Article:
Have you ever owned a piece of clothing, say a sweater, and noticed way after buying it that there was something surprising about it? You know, maybe a small manufacturer’s defect, or a splash of colour in a place you hadn’t suspected, or the hipster-ish brand had placed some cutesy little inspirational message on the laundry tag? What I’m getting at is that there are always going to be the little things in life that surprise you. And that’s why I choose to wonder. Last week, it turns out my wondering was quite fruitful. I wondered whether the CPL would be reigned over by a Scotland-like duopoly for the foreseeable future — and while there’s no guarantee of that, we do now know for certain that either Cavalry FC or Forge FC will be the inaugural league champs. More on that in a minute. We also know that the Canadian national team will have some CPL flair at centre back, as FC Edmonton’s Amer Didic has been named to the squad that will face the United States in CONCACAF Nations League play later this month. Congrats to Didic, the First Outfield Player Named To A Canada Roster In CPL History © . Lastly, we knew there was a heck of a lot in store in that Voyageurs Cup finale. A penalty shootout? Can’t ask for much more than that — well, unless you’re TFC, in which case you could have asked for a few more converted penalties. Ahem. Anyway, speaking of those CPL Finals…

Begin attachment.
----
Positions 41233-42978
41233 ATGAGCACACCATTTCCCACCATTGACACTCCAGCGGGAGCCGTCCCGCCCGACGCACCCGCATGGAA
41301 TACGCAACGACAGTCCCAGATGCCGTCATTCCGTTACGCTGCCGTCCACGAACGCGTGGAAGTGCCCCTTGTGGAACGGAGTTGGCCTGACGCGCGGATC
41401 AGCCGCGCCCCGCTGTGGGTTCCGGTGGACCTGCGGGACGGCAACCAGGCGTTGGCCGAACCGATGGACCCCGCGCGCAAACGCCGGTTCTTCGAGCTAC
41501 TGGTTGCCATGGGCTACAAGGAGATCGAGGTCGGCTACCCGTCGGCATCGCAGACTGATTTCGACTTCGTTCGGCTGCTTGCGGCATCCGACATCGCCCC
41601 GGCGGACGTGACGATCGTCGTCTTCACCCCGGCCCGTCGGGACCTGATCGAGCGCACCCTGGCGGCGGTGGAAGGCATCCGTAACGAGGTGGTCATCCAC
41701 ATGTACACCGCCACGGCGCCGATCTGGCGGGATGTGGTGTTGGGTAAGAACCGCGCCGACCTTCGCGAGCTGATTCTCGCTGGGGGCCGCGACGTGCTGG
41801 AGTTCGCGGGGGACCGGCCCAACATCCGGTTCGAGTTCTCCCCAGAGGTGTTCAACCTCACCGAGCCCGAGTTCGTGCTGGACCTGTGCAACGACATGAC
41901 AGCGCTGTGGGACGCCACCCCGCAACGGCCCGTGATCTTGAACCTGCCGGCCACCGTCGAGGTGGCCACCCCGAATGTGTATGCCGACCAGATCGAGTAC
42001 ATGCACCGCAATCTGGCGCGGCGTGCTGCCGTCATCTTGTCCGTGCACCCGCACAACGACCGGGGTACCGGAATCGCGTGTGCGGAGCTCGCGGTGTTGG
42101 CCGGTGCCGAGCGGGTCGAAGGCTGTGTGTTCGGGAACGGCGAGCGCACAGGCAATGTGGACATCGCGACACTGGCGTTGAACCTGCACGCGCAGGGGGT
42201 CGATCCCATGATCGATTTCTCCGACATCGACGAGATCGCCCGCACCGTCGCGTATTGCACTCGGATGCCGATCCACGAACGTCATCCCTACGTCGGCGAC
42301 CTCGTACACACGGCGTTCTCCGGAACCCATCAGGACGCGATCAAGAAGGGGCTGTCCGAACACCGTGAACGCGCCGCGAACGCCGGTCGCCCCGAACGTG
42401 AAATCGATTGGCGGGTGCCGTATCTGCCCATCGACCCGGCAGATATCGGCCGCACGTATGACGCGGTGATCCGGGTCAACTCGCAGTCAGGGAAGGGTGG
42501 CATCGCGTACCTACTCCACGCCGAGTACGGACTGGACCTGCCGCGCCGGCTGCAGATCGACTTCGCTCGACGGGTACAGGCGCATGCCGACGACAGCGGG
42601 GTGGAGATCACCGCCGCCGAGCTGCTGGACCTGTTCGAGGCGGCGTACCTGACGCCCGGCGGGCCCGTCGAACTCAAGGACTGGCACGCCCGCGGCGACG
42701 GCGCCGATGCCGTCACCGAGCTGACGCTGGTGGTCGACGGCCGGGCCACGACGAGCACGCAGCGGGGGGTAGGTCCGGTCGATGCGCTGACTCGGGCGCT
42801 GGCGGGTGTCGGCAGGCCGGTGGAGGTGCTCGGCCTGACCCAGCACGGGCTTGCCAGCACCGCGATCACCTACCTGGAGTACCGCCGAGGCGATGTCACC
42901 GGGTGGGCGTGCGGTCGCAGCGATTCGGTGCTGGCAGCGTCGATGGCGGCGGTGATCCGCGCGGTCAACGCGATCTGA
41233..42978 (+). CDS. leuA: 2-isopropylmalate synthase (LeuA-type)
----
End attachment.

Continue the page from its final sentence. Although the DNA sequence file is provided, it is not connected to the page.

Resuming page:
Who’s gonna get that title?

Well, if the current weather trends in Calgary are any indication, then the team whose players have the most experience making snow angels growing up will have the edge. Sure, one might be inclined to suspect that crummy weather conditions would favour the side from Alberta, should they crop up a few weeks from now. It’s worth remembering, though, that Forge have endured their fair share of suboptimal conditions at Tim Hortons Field throughout this season. Plus, let’s be real: snow and driving rain and the like don’t really favour anybody, except weirdos who enjoy seeing professional athletes reduced to playing a sloppy, choppy, unpredictable version of the sport in question. Then again, we might have perfect weather conditions for both legs. Who do I fancy then? Let me put it this way: I’ll give the nod to whichever side can best control and channel their inner storm clouds.
What’s driving the other five clubs?

While one could say that the other five teams now have "nothing to play for" simply because they’re eliminated from contention, the harsh truth is that if that’s your only standard of worth when it comes to games, then most teams in most leagues at most times have, supposedly, nothing to play for. I mean, the Toronto Blue Jays just played 162 games despite having no shot at a championship, and people still gained pleasure from that! What, too soon? Anyway, there are myriad factors amping these folks up for the remainder of the year, not the least of which is that any of the "other five" teams could mathematically still "earn" the ignominious crown of the First Team To Finish Last In CPL History ©. Beyond that there’s pride (personal, local and national) plus the desire among numerous players to, as the saying goes, put themselves in the shop window. On that note…
Who should we enjoy most in these final few weeks?